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NATO Chief Accuses Russia Of 'Direct' Military Involvement In Ukraine

Pro-Russian separatists walk toward a destroyed war memorial at Saur-Mohyla, a hill east of the city of Donetsk, on August 28.
Pro-Russian separatists walk toward a destroyed war memorial at Saur-Mohyla, a hill east of the city of Donetsk, on August 28.

NATO Secretary-General Anders Fogh Rasmussen has accused Russia of engaging in "direct military operations" in Ukraine and dismissed Moscow's "hollow denials" of involvement.

Rasmussen was speaking to reporters in Brussels on August 29 after an emergency NATO meeting to discuss the Ukraine crisis.

He said that "it is now clear that Russian troops and equipment have illegally crossed the border," part of a "dangerous pattern" to destabilize Ukraine and a "blatant violation" of its sovereignty.

Rasmussen said Moscow had supplied pro-Russian separatists with tanks, armor, artillery, and rocket launchers and had fired on Ukrainian troops from Russian territory and Ukrainian soil.

Russian Foreign Minister Sergei Lavrov said earlier on August 29 that the West had failed to prove its claims of Moscow's military involvement in Ukraine and dismissed them as "conjecture."

Rasmussen also said NATO's 2008 assurance that Ukraine will one day join the alliance if it wishes still stands.

His comment came in response to an announcement by Ukrainian Prime Minister Arseniy Yatsenyuk that the government would ask parliament to set the country on a path toward NATO membership, a move certain to anger Russia.

Yatsenyuk was speaking in Kyiv while government troops remain locked in a five-month-old conflict with pro-Russian separatists in its eastern regions.

He said, however, that the basic aim of Ukrainian foreign policy remains to become a member of the European Union.

If passed, Yatsenyuk said the relevant bill would forbid Ukraine from making a decision on membership in "any other economic, political, or other unions" that would prevent the country from eventually joining the European Union.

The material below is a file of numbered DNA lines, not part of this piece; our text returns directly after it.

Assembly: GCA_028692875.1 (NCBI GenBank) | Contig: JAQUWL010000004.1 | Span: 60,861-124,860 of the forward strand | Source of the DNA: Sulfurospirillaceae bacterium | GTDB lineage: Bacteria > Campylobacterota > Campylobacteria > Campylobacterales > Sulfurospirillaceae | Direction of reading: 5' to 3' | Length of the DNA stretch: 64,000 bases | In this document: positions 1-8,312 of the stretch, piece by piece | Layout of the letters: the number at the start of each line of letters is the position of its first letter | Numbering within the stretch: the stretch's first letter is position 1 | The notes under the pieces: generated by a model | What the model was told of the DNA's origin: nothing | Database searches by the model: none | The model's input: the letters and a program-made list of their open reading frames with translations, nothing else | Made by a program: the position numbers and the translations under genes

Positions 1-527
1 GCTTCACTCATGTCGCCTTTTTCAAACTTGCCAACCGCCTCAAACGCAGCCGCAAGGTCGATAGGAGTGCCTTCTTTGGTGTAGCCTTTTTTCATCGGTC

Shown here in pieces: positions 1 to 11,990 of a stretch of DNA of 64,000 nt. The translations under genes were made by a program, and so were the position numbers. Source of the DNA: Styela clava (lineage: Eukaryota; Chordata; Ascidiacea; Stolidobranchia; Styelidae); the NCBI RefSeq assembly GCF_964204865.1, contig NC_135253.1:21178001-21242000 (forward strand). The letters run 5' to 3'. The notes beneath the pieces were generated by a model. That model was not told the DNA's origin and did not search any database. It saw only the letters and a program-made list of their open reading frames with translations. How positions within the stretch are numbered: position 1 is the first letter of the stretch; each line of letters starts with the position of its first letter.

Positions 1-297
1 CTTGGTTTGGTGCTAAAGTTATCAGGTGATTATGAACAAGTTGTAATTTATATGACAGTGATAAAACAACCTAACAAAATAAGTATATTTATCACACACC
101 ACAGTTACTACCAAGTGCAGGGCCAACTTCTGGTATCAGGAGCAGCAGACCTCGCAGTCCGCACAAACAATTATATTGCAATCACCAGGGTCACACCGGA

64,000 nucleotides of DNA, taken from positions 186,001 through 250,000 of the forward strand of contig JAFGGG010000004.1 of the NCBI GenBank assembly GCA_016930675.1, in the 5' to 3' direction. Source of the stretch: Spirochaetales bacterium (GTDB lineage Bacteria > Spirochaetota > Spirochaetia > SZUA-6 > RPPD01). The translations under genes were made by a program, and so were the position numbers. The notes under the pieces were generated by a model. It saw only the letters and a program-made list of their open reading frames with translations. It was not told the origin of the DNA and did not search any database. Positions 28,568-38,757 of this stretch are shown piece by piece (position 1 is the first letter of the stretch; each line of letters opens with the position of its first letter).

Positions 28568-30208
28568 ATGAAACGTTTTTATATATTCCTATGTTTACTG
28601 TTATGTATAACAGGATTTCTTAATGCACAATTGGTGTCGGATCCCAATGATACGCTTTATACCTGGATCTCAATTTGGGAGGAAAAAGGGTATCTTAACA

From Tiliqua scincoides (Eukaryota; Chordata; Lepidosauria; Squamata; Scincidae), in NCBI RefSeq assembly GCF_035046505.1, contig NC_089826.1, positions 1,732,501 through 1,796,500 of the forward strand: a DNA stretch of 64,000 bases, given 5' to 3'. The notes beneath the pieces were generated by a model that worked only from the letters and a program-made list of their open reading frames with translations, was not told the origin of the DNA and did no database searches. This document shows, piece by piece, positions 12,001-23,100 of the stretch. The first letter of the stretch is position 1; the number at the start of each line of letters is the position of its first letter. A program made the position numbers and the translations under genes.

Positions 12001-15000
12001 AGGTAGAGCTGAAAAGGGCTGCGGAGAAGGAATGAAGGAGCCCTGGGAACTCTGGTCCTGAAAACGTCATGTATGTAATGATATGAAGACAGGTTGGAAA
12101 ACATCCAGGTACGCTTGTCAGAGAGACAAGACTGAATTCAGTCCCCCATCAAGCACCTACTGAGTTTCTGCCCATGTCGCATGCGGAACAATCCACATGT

Putin: Russians. Ukrainians 'One People'

Russian President Vladimir Putin, meanwhile, has called the fighting in eastern Ukraine a tragedy and compared it to the World War II Nazi siege of Leningrad.

"Small villages and large cities surrounded by the Ukrainian Army, which is directly hitting residential areas with the aim of destroying the infrastructure," Putin said. "It sadly reminds me the events of World War II, when German fascist...occupants surrounded our cities."

Putin, speaking at a youth camp outside Moscow on August 29, also said he believed Ukrainians and Russians are "practically one people."

"People who have their own views on history and the history of our country may argue with me," Putin said, "but it seems to me that the Russian and Ukrainian peoples are practically one people."

He said Kyiv must engage in "substantial, meaningful talks" with the rebels in an effort to end the fighting.

Officials in Kyiv "don't want to speak on substance, that is the problem," he said.

Putin also said Russia had no desire to get involved in large-scale conflicts, "but naturally, we should always be ready to repel any aggression toward Russia."

"Our partners, no matter what state their countries are in and whatever foreign-policy concept they stick to, must understand that it is better not to mess with us," he said.

On August 28, a senior NATO official said at least 1,000 Russia troops were operating in Ukraine and the alliance released what it said were satellite photos of Russian self-propelled artillery units moving last week.

"The hand from behind is becoming more and more overt now," Brigadier General Nico Tak said.

Tak said that Russia's ultimate aim was to stave off defeat for the separatists and turn eastern Ukraine into a "frozen conflict" that would destabilize the country indefinitely.

Speaking in Moscow on August 29, Russian Foreign Minister Lavrov said, "We have not been presented with any proof invasion."

Lavrov said Russia wanted an end to the bloodshed and the start of a "true national dialogue" in Ukraine. He accused Western governments of reneging on commitments to work toward these goals.

Lavrov also said he believed Moscow and Kyiv have a "common understanding" on a second humanitarian aid convoy for eastern Ukraine. The first Russian convoy entered Ukraine last week without Kyiv's approval.